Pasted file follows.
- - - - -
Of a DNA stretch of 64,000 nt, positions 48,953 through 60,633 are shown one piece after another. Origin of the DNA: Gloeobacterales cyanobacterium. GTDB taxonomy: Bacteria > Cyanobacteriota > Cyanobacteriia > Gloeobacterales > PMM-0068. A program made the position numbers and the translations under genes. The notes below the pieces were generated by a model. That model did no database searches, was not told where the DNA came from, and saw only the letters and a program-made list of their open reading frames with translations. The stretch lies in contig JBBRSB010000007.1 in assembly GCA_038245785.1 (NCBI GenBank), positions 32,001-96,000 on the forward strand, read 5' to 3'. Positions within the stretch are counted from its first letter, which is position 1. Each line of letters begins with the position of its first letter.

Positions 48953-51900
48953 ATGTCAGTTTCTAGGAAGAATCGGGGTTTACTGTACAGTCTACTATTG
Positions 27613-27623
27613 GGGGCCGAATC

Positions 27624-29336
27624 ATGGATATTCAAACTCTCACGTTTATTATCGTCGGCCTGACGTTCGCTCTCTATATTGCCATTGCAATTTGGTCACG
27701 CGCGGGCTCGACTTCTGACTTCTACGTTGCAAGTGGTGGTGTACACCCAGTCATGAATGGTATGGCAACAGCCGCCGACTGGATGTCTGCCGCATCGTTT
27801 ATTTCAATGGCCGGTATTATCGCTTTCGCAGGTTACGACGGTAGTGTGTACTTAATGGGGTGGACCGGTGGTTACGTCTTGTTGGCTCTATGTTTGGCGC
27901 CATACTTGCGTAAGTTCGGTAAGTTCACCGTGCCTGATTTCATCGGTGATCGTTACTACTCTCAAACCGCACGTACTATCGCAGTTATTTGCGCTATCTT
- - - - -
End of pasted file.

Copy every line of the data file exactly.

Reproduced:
Of a DNA stretch of 64,000 nt, positions 48,953 through 60,633 are shown one piece after another. Origin of the DNA: Gloeobacterales cyanobacterium. GTDB taxonomy: Bacteria > Cyanobacteriota > Cyanobacteriia > Gloeobacterales > PMM-0068. A program made the position numbers and the translations under genes. The notes below the pieces were generated by a model. That model did no database searches, was not told where the DNA came from, and saw only the letters and a program-made list of their open reading frames with translations. The stretch lies in contig JBBRSB010000007.1 in assembly GCA_038245785.1 (NCBI GenBank), positions 32,001-96,000 on the forward strand, read 5' to 3'. Positions within the stretch are counted from its first letter, which is position 1. Each line of letters begins with the position of its first letter.

Positions 48953-51900
48953 ATGTCAGTTTCTAGGAAGAATCGGGGTTTACTGTACAGTCTACTATTG
Positions 27613-27623
27613 GGGGCCGAATC

Positions 27624-29336
27624 ATGGATATTCAAACTCTCACGTTTATTATCGTCGGCCTGACGTTCGCTCTCTATATTGCCATTGCAATTTGGTCACG
27701 CGCGGGCTCGACTTCTGACTTCTACGTTGCAAGTGGTGGTGTACACCCAGTCATGAATGGTATGGCAACAGCCGCCGACTGGATGTCTGCCGCATCGTTT
27801 ATTTCAATGGCCGGTATTATCGCTTTCGCAGGTTACGACGGTAGTGTGTACTTAATGGGGTGGACCGGTGGTTACGTCTTGTTGGCTCTATGTTTGGCGC
27901 CATACTTGCGTAAGTTCGGTAAGTTCACCGTGCCTGATTTCATCGGTGATCGTTACTACTCTCAAACCGCACGTACTATCGCAGTTATTTGCGCTATCTT